Thursday, June 21, 2007

The Wrong Man for This Job

Sometimes the right person comes along at the wrong time. Unfortunately, that appears to be the case with Dr. Andrew von Eschenbach and his stewardship of the Food and Drug Administration.

Von Eschenbach was persuaded to come over from the prestigious National Cancer Institute to take the helm at FDA during troubled times. He answered the call to duty. His predecessor, Lester Crawford, pled guilty to two misdemeanors for withholding financial information related to food and drug stocks he owned (I wish I was making this up) and the public had lost trust in one of the most important federal agencies in the country. He seemed like the perfect choice to usher the agency through the final years of the Bush Administration.

With the Vioxx controversy seemingly behind the agency, it seemed like FDA had somewhat smooth sailing ahead for the twighlight years of Bush II. Uh, not so much. Results from the Institute of Medicine study on drug safety, the controversies over Sanofi-Aventis' antibiotic Ketek and GlaxoSmithKline's diabetes drug Avandia, and the re-emergence of whistleblower David Graham, among others, contributed to chipping away at FDA's credibility.

Now, more than ever, FDA needs strong leadership. And by strong leadership, I mean an authoritative voice with a clear message. I wrote a piece on this very subject in the June issue of The RPM Report. I'll let you judge for yourself: if you want to read it, click here, and as always, I would love to hear what you out there in the blogosphere have to say.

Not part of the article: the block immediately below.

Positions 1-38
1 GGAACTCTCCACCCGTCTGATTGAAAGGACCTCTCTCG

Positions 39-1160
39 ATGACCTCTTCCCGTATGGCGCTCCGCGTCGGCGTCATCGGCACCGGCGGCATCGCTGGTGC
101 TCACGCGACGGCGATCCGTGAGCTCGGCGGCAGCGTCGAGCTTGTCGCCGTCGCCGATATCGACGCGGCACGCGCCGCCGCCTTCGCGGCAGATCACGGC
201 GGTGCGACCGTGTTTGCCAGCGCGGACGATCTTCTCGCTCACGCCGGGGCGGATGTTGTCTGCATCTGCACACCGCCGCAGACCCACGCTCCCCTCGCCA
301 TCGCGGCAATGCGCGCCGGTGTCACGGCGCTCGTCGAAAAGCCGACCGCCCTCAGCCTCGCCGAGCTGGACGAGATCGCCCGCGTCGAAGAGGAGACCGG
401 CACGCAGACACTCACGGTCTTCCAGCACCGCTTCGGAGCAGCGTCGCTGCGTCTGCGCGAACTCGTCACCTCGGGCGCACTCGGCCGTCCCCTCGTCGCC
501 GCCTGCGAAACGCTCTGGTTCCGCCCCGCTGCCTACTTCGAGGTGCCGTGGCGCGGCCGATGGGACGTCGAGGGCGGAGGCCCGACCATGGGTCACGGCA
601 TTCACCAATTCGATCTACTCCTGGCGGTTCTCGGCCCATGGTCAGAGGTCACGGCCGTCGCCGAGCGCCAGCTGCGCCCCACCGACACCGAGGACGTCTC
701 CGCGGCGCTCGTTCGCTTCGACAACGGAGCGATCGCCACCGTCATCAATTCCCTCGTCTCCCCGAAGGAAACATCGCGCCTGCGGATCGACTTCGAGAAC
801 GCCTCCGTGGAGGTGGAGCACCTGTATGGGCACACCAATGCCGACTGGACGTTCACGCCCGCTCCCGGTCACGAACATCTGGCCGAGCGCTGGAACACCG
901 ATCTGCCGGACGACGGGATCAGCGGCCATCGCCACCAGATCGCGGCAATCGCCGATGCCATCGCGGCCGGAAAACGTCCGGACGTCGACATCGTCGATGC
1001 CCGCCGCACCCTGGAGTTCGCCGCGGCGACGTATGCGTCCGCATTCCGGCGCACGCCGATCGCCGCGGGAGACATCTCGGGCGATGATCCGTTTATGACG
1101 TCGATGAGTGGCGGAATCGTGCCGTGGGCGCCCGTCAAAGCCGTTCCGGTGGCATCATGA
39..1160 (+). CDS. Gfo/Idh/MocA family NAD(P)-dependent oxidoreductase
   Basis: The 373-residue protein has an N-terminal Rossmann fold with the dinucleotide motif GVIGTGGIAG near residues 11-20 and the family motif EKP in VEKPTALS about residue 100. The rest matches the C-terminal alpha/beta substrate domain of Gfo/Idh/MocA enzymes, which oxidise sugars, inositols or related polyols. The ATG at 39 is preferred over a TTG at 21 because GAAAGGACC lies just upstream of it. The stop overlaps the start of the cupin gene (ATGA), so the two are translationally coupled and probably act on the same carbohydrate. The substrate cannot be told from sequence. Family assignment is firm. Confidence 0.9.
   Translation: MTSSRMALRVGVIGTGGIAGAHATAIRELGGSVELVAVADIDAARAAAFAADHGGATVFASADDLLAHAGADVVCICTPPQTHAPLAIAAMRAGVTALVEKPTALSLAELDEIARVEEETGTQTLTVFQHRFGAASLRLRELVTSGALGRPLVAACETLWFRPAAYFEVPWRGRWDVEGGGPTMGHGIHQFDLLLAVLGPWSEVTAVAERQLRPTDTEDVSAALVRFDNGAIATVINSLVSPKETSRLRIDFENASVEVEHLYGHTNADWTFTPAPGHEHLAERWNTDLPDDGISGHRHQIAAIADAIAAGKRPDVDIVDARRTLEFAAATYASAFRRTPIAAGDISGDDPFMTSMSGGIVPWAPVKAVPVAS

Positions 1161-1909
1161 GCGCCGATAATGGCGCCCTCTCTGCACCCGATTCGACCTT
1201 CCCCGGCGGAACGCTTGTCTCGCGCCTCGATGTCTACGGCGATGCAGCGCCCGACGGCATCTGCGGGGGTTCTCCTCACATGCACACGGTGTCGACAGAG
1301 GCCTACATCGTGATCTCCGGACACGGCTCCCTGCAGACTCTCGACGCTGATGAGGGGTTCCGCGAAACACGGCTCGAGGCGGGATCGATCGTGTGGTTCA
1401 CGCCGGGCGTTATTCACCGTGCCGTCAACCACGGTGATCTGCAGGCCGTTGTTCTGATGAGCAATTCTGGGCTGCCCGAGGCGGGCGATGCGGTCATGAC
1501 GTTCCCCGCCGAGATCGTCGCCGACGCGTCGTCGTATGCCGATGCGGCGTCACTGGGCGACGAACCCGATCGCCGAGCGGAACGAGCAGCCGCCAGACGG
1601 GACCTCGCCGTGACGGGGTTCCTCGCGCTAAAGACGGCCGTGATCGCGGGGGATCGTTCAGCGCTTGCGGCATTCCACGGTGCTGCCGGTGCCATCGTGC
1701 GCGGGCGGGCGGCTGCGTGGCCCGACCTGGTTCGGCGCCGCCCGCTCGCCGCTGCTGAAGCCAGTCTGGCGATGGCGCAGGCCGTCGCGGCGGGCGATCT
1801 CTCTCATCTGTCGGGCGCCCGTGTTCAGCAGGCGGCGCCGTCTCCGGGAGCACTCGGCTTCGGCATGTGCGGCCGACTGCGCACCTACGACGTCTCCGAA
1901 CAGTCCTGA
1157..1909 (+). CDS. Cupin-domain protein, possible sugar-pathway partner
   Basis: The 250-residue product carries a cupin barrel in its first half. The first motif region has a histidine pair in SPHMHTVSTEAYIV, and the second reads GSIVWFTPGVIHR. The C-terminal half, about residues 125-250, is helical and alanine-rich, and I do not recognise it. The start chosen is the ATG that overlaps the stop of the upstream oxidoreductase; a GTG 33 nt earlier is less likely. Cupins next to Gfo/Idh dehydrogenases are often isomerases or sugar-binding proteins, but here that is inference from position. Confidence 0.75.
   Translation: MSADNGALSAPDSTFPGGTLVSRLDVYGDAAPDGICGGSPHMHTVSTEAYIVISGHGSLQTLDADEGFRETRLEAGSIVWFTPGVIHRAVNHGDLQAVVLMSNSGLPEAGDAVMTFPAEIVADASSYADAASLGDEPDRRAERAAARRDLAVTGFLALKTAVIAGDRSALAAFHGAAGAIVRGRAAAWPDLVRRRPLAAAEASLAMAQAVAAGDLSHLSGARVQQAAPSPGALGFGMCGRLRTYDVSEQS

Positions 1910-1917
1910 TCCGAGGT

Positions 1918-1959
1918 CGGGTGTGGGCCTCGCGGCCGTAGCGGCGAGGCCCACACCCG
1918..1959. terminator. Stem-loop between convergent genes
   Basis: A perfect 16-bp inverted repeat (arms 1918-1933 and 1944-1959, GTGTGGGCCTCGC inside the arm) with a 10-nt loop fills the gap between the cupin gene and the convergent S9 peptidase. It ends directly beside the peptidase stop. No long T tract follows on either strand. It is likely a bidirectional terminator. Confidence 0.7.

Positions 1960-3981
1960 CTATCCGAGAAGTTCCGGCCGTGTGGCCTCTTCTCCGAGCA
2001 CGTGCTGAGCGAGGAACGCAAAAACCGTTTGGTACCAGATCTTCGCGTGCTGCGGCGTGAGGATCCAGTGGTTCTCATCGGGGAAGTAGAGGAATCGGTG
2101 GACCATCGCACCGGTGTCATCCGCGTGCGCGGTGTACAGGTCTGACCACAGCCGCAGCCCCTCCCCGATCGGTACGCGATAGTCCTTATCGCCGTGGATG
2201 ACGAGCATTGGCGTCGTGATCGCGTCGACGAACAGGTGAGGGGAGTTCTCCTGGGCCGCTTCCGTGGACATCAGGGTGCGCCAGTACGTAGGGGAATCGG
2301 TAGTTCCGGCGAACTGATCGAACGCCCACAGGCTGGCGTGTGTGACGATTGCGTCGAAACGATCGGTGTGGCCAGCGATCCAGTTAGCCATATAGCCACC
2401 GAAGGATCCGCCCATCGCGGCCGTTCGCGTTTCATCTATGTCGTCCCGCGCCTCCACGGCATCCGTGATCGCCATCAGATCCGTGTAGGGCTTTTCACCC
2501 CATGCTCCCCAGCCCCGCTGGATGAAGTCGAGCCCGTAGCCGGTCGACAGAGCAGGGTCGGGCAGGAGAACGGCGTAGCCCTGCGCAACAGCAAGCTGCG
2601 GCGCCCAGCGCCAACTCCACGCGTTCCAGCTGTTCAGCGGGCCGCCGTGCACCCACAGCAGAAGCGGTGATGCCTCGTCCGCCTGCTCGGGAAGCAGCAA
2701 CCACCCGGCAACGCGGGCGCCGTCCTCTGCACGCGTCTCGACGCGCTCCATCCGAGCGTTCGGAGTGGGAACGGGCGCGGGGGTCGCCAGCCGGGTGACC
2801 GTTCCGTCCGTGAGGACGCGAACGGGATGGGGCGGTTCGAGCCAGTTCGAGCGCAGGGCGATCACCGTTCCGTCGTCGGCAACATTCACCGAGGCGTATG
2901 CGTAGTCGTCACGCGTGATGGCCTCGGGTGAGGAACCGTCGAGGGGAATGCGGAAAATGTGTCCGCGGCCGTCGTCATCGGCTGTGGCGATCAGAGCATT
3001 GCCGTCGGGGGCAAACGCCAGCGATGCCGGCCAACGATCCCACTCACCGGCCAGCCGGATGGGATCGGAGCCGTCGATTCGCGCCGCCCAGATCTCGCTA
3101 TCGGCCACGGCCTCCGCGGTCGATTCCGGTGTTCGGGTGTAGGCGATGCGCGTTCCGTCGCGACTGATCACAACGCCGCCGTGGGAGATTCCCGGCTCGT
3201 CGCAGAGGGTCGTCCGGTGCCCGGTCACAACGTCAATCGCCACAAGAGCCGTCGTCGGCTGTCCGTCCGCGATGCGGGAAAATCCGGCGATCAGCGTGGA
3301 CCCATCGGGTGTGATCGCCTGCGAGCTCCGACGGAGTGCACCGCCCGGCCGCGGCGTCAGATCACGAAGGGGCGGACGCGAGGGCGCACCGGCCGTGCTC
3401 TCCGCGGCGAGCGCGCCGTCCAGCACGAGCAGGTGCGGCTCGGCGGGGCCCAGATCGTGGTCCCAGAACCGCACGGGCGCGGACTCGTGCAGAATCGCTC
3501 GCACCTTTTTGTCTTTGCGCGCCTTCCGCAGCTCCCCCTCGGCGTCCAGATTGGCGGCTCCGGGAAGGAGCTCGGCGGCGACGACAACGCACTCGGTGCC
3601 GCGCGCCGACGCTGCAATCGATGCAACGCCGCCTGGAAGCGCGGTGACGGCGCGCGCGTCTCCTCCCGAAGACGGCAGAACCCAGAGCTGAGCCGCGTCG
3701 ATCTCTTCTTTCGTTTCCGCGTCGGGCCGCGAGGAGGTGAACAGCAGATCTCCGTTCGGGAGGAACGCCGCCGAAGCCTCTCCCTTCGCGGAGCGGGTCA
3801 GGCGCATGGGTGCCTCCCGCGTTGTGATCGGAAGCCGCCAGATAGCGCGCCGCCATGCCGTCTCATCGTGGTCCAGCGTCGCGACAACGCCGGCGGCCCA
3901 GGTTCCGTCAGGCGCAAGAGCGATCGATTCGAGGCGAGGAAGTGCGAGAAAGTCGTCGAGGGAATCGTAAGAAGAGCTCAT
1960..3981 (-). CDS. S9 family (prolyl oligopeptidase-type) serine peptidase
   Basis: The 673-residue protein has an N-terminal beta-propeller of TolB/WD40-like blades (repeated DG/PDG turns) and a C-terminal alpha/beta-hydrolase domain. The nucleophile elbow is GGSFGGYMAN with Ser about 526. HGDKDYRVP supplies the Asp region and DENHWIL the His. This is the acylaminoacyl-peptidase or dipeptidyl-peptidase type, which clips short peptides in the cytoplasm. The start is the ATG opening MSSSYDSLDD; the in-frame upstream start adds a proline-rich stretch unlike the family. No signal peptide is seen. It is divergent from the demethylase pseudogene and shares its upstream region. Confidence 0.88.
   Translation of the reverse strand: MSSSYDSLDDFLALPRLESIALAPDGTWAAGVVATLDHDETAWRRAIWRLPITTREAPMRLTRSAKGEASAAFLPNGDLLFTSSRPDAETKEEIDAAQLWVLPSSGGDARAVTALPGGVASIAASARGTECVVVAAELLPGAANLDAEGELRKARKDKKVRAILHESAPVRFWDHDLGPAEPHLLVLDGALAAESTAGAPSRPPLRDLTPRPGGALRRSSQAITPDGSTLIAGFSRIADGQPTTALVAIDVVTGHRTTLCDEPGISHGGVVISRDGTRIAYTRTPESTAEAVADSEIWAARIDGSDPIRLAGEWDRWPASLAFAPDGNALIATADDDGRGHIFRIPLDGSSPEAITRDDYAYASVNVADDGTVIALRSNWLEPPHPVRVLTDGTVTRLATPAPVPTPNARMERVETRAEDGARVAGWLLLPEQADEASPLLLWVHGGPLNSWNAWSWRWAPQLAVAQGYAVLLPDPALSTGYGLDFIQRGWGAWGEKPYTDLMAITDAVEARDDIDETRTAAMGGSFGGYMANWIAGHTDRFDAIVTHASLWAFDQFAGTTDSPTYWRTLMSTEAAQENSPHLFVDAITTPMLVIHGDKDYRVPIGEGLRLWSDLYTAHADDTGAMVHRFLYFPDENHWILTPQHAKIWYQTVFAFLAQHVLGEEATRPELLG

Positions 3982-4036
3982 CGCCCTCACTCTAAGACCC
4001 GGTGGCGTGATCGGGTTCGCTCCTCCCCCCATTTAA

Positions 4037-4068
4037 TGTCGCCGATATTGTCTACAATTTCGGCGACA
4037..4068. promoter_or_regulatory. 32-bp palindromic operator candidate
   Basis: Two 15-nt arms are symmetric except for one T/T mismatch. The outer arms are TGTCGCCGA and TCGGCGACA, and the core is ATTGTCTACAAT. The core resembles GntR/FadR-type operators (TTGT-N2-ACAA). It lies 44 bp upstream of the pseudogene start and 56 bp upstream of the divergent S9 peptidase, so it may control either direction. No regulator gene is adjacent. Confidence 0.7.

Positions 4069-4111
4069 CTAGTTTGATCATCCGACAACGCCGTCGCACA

One of the misconceptions about this issue is that it's an inside-the-beltway issue. Wrong. This is a commercial issue for the pharmaceutical and biotech industries. Don't believe me? Look what the article of one clinical researcher did to GSK's stock. Would the stock have dropped billions in market cap if the docs, the media, the public and the investment community trusted FDA as the final word on drug safety? No doubt, Glaxo's stock price would have taken a hit, but a $13 billion hit in one day?

And that's why, in my opinion, FDA's credibility gap-real or perceived-ranks as the number one business problem for drug manufacturers for the foreseeable future. The credibility gap has infused arguably unprecedented unpredictability into the drug development system, and until it is somehow fixed, that unpredictability will hover over the agency, and only loom larger.

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